|Acute Severe Asthma
|Cardiogenic Pulmonary Oedema
|Respiratory (Chest) infections Pneumonia
|Intubation and Mechanical Ventilation
- Most common healthcare-associated infection in intensive care
- Significant mortality and morbidity
- There is no agreed definition of VAP.
- Use of cuffed ET tube or tracheostomy
- Intubated and ventilated > 48 hrs
- Early VAP < 5 days usually CAP bacteria e.g. Haemophilus and Streptococcus
- Late VAP > 5 days often multidrug resistant e.g. Pseudomonas aeruginosa
- The main pathogenic factor in the development of VAP is biofilm formation within the tracheal tube (TT) and micro aspiration of secretions
- Increasing age (>55 years)
- Chronic lung disease
- Aspiration/ micro aspiration from being nursed in a supine position
- Chest or upper abdominal surgery
- Previous antibiotic therapy, especially broad-spectrum antibiotics
- Reintubation after unsuccessful extubation, or prolonged intubation
- Acute respiratory distress syndrome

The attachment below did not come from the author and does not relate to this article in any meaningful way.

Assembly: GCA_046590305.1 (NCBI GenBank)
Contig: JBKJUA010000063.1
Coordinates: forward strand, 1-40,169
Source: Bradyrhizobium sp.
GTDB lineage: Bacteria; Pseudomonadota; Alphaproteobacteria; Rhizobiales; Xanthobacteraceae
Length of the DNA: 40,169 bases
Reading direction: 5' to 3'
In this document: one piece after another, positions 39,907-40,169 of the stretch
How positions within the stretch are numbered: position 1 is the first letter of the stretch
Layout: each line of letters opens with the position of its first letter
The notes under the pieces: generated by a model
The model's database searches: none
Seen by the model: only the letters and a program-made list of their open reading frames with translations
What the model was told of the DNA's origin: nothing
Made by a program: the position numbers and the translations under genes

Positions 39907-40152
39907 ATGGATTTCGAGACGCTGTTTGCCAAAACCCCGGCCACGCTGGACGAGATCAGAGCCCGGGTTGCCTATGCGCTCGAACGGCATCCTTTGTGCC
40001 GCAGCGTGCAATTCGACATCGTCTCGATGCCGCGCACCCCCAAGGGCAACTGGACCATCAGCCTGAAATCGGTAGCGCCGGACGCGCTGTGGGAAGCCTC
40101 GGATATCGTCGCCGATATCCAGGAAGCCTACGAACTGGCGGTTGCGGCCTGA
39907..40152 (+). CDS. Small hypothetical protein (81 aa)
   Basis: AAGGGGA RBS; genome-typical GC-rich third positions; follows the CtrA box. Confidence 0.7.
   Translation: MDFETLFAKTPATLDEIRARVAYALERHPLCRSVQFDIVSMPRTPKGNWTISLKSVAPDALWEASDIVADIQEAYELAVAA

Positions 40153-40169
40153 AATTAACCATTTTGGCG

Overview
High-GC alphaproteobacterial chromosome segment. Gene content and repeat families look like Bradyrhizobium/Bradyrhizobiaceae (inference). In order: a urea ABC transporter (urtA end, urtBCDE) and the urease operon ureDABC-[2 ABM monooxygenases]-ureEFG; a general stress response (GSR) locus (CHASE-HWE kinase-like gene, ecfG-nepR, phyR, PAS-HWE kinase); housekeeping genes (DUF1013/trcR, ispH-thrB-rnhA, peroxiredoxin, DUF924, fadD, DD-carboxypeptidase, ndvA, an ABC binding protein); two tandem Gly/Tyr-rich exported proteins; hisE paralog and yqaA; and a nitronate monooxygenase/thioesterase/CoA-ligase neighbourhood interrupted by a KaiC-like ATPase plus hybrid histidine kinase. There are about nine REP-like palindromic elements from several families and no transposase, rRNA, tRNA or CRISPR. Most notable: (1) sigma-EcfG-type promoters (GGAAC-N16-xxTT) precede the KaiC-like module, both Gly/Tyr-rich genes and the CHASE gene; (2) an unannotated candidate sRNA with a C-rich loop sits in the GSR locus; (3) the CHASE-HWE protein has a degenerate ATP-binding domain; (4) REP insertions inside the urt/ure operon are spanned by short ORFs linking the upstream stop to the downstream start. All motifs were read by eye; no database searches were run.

- Frequent ventilator circuit changes
- Polytrauma patient
- Prolonged paralysis
- Premorbid conditions such as malnutrition, renal failure, and anaemia
- Fever, purulent respiratory secretions, rising inflammatory markers, respiratory
- Worsening respiratory parameters (reduced tidal volume, increased minute ventilation, and hypoxia).
- Bloods; Raised WCC and CRP. Worsening ABG
- CXR: usually abnormal. if normal consider another diagnosis
- Prevention: avoiding intubation. Semi recumbent positioning of patients, with a 30- to 45-degree head-up approach, reduces the incidence of micro aspiration of gastric contents when compared with patients nursed in a supine position. Avoid H2 blockers and PPI in low-risk patients. Oral hygiene. Sedation breaks.
- Management: Oxygenation, IV antibiotics after microbial samples were taken. Early extubation.